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Title: Towards laser cooling and trapping of unstable caesium atoms
Author: Giatzoglou, Alexandros
ISNI:       0000 0004 7965 0080
Awarding Body: UCL (University College London)
Current Institution: University College London (University of London)
Date of Award: 2019
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The thesis reports on the work I carried out during my PhD to set up and test a new experimental facility at the Accelerator Laboratory of the University of Jyväskylä, Finland. The final aim was the realisation of a facility for cooling and trapping unstable caesium atoms. Ideally, my work can be divided in two phases, and the structure of this thesis mirrors this goal. The first phase of the work led to setting up the off-line, i.e. independent from the accelerator, set-up for laser cooling and trapping at the Accelerator Laboratory in Jyväskylä. This was necessary to test the effectiveness, robustness, and stability of our laser, optical and control systems for creating and fully-characterising a magneto-optical trap (MOT) of stable ¹³³Cs in the harsh and noisy environment of the Accelerator Laboratory. This required dedicated design of the experimental set-up, with requirements and specifications more strict than those of a conventional atomic physics experiment. The second phase led to setting up the complete, on-line experiment, with the atom trapping chamber being permanently connected to one of the accelerator's beam lines positioned within the IGISOL-4 facility. Tests and full characterisation of the "on-line" set-up were conducted. This led to the successful production of a MOT from neutralised ¹³³Cs⁺ produce as a high-energy beam. At full operation, ¹³³Cs is brought from 10⁴ eV to 10⁸ eV in around 5 s. Tests with radioactive beams were also performed and preliminary results are discussed in the thesis. Atomic samples were cooled down to 150 μK. This opens avenues for precision spectroscopy of unstable atomic samples and nuclear forensic applications. In the long term, the facility will allow the realisation of an isomeric Bose-Einstein condensate (BEC), constituting an experimental benchmark for the recently proposed theory of collective gamma-ray decay.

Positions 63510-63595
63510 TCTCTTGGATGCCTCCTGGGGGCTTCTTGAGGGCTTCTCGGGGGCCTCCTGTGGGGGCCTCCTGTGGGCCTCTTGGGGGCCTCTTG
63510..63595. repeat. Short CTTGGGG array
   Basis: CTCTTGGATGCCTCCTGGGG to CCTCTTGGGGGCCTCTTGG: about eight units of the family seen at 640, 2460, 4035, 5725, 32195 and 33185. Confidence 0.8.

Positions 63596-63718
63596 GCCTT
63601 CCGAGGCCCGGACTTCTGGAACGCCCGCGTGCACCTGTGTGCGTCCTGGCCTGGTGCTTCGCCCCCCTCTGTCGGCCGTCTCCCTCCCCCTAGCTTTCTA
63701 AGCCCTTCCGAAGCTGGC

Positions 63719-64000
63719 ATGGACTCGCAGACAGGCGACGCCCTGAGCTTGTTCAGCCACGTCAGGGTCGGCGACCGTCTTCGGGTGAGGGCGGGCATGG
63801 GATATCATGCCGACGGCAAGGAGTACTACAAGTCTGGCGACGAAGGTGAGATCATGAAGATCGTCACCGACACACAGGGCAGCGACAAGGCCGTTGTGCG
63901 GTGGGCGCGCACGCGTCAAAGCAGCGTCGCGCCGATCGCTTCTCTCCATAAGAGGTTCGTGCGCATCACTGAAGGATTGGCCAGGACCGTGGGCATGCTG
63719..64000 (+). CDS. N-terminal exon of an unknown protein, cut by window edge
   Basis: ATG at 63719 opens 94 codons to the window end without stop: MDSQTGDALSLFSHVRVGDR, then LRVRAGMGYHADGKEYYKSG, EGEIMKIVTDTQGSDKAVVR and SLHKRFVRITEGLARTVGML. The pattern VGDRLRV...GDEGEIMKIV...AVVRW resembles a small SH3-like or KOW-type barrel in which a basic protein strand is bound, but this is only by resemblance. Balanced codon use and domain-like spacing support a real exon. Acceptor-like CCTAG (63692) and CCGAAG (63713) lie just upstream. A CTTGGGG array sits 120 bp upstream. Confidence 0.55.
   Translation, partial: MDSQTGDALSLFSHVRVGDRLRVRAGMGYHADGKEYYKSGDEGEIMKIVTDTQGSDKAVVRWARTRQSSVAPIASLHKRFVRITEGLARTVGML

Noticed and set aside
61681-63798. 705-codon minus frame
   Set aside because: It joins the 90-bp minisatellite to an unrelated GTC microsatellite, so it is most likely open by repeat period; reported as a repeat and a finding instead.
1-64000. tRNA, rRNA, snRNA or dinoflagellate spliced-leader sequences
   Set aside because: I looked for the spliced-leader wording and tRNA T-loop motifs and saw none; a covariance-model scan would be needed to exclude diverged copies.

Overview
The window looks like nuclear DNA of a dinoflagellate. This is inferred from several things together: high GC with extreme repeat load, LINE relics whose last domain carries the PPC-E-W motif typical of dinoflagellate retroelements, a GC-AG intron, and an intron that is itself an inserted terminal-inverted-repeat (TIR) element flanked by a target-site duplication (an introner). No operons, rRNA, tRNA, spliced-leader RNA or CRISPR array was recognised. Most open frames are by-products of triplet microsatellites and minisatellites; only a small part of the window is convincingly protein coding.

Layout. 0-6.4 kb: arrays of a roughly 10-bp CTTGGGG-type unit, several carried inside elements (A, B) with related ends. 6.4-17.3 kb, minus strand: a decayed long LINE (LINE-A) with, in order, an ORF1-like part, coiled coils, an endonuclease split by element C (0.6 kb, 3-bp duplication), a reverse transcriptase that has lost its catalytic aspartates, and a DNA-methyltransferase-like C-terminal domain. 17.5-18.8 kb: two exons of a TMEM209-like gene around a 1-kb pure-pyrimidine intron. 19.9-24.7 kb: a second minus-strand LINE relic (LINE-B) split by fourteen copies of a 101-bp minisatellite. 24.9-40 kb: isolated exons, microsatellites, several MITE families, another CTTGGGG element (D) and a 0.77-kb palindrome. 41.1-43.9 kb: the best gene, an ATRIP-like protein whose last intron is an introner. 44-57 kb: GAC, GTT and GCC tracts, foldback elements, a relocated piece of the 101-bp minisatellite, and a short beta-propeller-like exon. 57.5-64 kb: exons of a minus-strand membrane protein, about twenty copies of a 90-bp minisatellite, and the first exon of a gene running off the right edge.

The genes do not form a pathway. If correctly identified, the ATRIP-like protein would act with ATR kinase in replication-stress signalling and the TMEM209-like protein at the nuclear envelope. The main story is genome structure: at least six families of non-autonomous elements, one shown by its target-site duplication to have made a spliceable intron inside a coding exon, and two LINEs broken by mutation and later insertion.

Supervisor: Not available Sponsor: Not available
Qualification Name: Thesis (Ph.D.) Qualification Level: Doctoral
EThOS ID:  DOI: Not available